Corruption thrives in a society of instant gratification in which hard work and thriftiness is frowned upon.
Does the ACC have a point?
There’s a claim that President Lungu has never explained to Zambians how his net worth jumped from K2 million in 2015 to K23 million in 2016.
US files charges against Ugandan child adoption ring
The US government has filed fraud and money laundering charges against those behind an adoption scheme that placed Ugandan children who were not orphans with US families.
Two Americans, Margaret Cole and Debra Parris, and a Ugandan lawyer, Dorah Mirembe, are accused of conspiring to corruptly procure the children and transfer them to American adoptive parents, making hundreds of thousands of dollars in the process.
The Ugandan children were allegedly removed from their families with a promise that they would be enrolled in special education programs in the United States.
Instead they were presented to courts as orphans for adoption by Americans.
The US Treasury has imposed economic sanctions on the Ugandan lawyer, her husband and two Ugandan judges, who allegedly took bribes to sign off on the adoption cases.
Go deeper: According to the US Department of State – The Bureau of Consular Affairs, under the INA 101(b)(1)(F), a child can be considered an orphan because of the death or disappearance of, abandonment or desertion by, or separation or loss from both parents, or in the case where there is a sole or surviving parent who is incapable of providing the proper care and has in writing irrevocably released the child for emigration and adoption.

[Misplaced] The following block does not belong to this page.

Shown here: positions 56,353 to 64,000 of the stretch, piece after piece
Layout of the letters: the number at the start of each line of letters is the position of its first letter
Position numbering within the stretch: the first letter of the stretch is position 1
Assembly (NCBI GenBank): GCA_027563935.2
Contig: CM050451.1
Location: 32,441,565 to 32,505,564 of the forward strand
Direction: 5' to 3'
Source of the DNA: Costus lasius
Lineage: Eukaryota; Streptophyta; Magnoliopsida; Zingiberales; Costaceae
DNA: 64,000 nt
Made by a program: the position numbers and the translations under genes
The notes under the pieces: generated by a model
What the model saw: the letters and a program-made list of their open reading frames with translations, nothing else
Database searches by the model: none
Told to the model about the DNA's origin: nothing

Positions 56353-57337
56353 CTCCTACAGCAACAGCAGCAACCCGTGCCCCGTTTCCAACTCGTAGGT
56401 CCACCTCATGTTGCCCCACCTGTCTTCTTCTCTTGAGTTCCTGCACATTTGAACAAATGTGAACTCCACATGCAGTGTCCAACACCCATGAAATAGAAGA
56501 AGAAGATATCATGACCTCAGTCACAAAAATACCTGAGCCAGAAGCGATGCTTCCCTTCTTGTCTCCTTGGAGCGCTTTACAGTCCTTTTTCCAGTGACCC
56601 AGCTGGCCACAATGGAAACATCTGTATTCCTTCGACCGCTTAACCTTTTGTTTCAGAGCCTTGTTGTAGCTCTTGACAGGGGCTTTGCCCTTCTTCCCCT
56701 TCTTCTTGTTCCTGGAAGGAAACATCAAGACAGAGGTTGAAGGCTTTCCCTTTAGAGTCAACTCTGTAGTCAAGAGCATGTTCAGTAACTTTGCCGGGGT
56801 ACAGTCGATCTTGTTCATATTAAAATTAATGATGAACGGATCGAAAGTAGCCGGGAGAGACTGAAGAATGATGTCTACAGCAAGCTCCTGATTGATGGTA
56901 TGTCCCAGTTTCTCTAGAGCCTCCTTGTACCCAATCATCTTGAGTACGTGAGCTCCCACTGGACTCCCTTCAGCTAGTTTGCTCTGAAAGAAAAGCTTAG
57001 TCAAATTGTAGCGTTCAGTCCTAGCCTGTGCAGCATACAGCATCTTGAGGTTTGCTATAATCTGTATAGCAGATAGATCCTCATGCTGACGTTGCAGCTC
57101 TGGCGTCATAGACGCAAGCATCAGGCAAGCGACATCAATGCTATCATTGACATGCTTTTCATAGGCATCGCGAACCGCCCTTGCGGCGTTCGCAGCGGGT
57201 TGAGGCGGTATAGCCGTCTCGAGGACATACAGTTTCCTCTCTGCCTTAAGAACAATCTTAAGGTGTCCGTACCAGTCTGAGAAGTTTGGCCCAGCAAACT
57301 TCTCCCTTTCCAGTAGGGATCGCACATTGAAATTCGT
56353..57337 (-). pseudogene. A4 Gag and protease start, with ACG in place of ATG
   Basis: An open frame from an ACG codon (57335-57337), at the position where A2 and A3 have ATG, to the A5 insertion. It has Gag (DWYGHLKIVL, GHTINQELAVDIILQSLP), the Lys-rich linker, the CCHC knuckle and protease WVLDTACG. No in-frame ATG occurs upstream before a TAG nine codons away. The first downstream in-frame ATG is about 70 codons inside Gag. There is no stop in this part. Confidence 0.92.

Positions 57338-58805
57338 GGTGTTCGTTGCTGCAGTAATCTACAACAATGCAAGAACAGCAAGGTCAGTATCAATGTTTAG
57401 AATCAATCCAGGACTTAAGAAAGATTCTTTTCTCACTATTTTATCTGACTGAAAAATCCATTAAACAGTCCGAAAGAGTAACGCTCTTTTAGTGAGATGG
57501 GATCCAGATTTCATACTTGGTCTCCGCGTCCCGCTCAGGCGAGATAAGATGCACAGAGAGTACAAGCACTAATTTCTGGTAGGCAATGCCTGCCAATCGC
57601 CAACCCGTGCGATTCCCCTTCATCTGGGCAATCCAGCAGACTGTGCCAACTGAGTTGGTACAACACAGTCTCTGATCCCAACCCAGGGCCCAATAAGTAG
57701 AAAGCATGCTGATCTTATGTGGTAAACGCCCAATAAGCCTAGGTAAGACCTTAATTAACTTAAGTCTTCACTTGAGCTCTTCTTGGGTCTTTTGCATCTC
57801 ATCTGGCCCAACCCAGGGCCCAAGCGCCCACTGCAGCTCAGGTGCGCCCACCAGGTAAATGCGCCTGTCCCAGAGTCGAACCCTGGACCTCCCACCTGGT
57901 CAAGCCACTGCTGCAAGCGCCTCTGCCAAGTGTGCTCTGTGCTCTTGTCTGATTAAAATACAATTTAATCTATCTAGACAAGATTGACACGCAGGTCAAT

In addition to qualifying as an orphan under U.S. immigration law, the child must meet the following requirements of Uganda:
Age of Adoptive Child: The adoptive child(ren) must be under the age of 18. Children who are 14 years old or older must consent to the adoption.
Sibling Adoptions: Sibling adoptions are possible and do not have any unique requirements.
Waiting Period or Foster Care: Under Ugandan law, adoptive parents must reside in Uganda for at least one year. In addition, adoptive parents must have fostered the child in country for at least one year under the supervision of a probation and social welfare officer.
Relinquishment: The consent of both biological parents, if known, must be obtained and may be withdrawn prior to the pronouncement of the adoption order. The court also has the authority to require the consent of any person who has legal or customary responsibility for the child. However, per Article 47(2) of the Children Act, the court may dispense with parental consent if the parents are not capable of giving consent.